Deferred scripts and DOM

I need to run script only when DOM is ready as script does some rewriting of certain attributes of certain tags.

Currently I use document.addEventListener on DOMContentLoaded or if not available document.attachEvent on onreadystatechange and if both not given I use window.onload functionality.

I read about defer tag for scripts that should be executed after document is parsed.

  • Does this mean that by setting defer attribute I can easily execute my script when DOM is ready?
  • Is there some hidden stuff I may miss?
  • How well is supported i.e. Opera, WebKit, Firefox, IE?

Edit: I'm aware of libraries like JQuery but I can't use them as I need very small script so I need a low level solution.

Answers:

Answer

A proper implementation of the defer attribute will automatically run the script after the DOM has finished parsing so any code in the script does not have to do it's own logic for when the DOM is loaded. You can read this Mozilla article for more details.

However, the defer attribute is not supported in all older browsers so you have to decide what browsers you want to support and what your strategy is for any that don't support defer. You can read the history of browser implementation in this SO post. In a switcheroo, it was implemented first in IE, then in Firefox, then in Safari and Chrome. Judging by the dates/versions in that post, it looks like it's pretty safe to rely on it now except for Opera, but you'll have to dive into the details in that post to be sure it meets your requirements.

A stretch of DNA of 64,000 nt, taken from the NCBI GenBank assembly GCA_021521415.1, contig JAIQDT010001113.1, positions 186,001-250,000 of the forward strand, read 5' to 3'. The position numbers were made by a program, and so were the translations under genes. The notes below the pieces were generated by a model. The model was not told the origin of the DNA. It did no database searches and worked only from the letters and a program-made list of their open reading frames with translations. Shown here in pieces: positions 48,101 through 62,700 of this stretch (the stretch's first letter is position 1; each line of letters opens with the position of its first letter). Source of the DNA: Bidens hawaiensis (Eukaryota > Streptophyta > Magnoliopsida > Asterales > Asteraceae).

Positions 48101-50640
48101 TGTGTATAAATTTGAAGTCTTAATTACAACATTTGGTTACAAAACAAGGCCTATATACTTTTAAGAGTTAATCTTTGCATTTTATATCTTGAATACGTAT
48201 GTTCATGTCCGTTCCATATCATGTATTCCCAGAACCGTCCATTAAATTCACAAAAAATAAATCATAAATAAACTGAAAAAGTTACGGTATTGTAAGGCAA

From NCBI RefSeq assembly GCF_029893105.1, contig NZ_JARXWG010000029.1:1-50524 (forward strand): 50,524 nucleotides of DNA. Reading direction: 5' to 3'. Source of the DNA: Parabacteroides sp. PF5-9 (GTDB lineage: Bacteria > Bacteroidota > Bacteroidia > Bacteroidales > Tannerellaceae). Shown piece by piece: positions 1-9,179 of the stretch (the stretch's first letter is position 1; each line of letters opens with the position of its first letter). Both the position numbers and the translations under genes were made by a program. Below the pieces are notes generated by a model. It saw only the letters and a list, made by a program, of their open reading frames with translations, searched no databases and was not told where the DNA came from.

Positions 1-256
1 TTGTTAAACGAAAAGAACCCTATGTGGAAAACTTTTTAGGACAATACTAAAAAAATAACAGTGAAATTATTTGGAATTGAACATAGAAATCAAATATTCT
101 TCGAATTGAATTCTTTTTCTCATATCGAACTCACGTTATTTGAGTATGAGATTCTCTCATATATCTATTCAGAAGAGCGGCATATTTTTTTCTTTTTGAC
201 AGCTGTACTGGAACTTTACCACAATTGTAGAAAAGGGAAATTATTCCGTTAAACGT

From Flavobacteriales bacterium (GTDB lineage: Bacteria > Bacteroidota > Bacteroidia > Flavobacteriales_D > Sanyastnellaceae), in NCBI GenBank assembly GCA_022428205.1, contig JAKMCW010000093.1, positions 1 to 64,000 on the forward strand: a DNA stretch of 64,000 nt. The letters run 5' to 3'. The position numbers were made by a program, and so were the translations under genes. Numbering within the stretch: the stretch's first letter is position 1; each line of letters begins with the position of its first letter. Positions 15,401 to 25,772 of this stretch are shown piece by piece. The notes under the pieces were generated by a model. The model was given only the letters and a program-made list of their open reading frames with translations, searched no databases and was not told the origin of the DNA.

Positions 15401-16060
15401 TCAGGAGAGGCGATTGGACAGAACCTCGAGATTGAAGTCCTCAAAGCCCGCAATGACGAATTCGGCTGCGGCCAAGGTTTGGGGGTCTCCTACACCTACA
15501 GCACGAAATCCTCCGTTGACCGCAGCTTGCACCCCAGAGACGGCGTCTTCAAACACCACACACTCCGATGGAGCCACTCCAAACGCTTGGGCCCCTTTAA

Here's a chart that shows browser support for defer: http://caniuse.com/script-defer.

As best I can tell, the main controversy with defer is whether multiple defer scripts execute in order or not (they are supposed to execute in order) and how they interact with scripts that use async. The standards and implementations are now clear, but were not always. But, if you just have one stand-alone defer script that you only care about executing after the DOM is parsed, you should be safe.

Answer

If you are amenable to using JQuery ( http://jquery.com/ ) then you can use:

$(document).ready(
    function(){
    //do something here, the DOM is ready!
    }
);

For the full details visit http://api.jquery.com/ready/

The .ready function will load after the DOM is ready and I believe (though I could be mistaken) that the JQuery team have largely taken care of anything which you (or I) might miss.

While you can tackle this without the overhead of JQuery, in my (novice) experience, the headache isn't worth the hassle. Also, JQuery has a lot of other nifty tools too. :)

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